Landscape Photography – Let’s Talk Filters

If there’s one topic in photography that’s bound to stir up a heated debate it’s the selection and use of filters. No other accessory that I can think of does more to raise the blood pressure of otherwise sedate amateur and professional photographers.

For as long as I can remember there has been an ongoing debate over the use of UV filters for lens protection. The proponents say that UV filters offer good protection for the front lens element while their opponents say that a lens hood provides all the protection needed and that any piece of glass placed in front of the lens will degrade image quality.


In my opinion both sides are right and both sides are wrong. While I agree completely that any filter placed in front of the lens will degrade the image somewhat, I believe the amount of degradation depends upon the type and quality of the filter used. And there is no doubt that the UV filter does, in fact, add extra protection for the front lens element. So the question is, what kind of UV filter will provide the least possible image degradation and how much will it cost?

You can find many different brands of filters today but in my opinion, the quality and performance of B+W MRC and Heliopan SH-PMC filters make them my number one choice. Both companies use anodized brass rings to reduce thread binding and special multi-layer coatings to prevents light from being reflected off the surface of the filter.

Another favorite of mine is Singh-Ray, possibly the best filter manufacturer in the world. Singh-Ray filters are almost legendary among professional landscape photographers, with superb quality and innovative designs. Having used their filters for years all I can say is wow!

My final thoughts on filters are about cost. No matter which type of filter you decide  you need (UV, Circular Polarizer, Neutral Density, ND Grad, etc.), you’re gonna lay down over $100 (USD) for a good quality filter. The very best can run you anywhere from $150 – $300 (USD) depending upon the size. You’ve already spent several thousand dollars on a camera body and a few lenses (or perhaps more than a few). Why place a $40 el-cheapo filter in front of that investment in top-notch gear and ruin your chances at capturing a great image? The man who taught me this craft  over 30 years ago you to put it this way “buy the very best gear you can afford and buy it only once!”.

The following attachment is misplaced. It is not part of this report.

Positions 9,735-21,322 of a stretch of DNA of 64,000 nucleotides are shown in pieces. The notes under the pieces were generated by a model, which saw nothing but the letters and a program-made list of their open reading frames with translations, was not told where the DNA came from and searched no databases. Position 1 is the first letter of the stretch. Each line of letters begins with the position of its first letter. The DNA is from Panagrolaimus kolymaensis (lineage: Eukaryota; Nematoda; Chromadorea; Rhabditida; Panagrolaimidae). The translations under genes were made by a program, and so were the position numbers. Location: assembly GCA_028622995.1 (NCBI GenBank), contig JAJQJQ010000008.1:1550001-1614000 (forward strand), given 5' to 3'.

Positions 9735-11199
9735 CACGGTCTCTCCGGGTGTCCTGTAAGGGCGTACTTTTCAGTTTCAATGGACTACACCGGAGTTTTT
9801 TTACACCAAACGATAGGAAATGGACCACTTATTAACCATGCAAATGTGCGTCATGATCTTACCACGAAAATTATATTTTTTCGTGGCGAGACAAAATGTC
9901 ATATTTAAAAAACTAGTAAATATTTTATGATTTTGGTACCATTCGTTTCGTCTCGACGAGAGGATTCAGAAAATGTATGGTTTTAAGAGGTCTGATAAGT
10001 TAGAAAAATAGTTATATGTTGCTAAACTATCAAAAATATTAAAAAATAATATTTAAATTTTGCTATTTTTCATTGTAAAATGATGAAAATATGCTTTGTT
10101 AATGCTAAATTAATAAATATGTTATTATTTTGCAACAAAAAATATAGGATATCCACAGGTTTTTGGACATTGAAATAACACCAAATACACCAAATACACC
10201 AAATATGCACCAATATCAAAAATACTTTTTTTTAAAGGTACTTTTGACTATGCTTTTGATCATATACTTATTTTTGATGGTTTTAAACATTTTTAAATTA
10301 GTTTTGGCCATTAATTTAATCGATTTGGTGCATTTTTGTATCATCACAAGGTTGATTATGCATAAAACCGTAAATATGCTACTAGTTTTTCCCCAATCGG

Sound advice in any day and age!

4 thoughts on “Landscape Photography – Let’s Talk Filters

  1. Sound advice except he didn’t live in the age of digital cameras which are doing techonlogical leaps every X number of years. However, my 5 year old Nikon D70 is still doing fine but the lure of the D700 is very powerful. 🙂

  2. It is great advice. I use a filter (B+W, btw) only on my 12-24 and 17-35 because of the front element’s bulbousness (is that a word?). The only exception is the polarizer which is useful for so many things. Your skies, for example, are stunning. Do you use a polarizer when you take those shots? If so, which one and have you tried any of the specialized polarizers?

    • Michael,

      I own a B&W 77mm MRC and Heliopan CP filter but prefer a graduated neutral density filter to even out the exposure.


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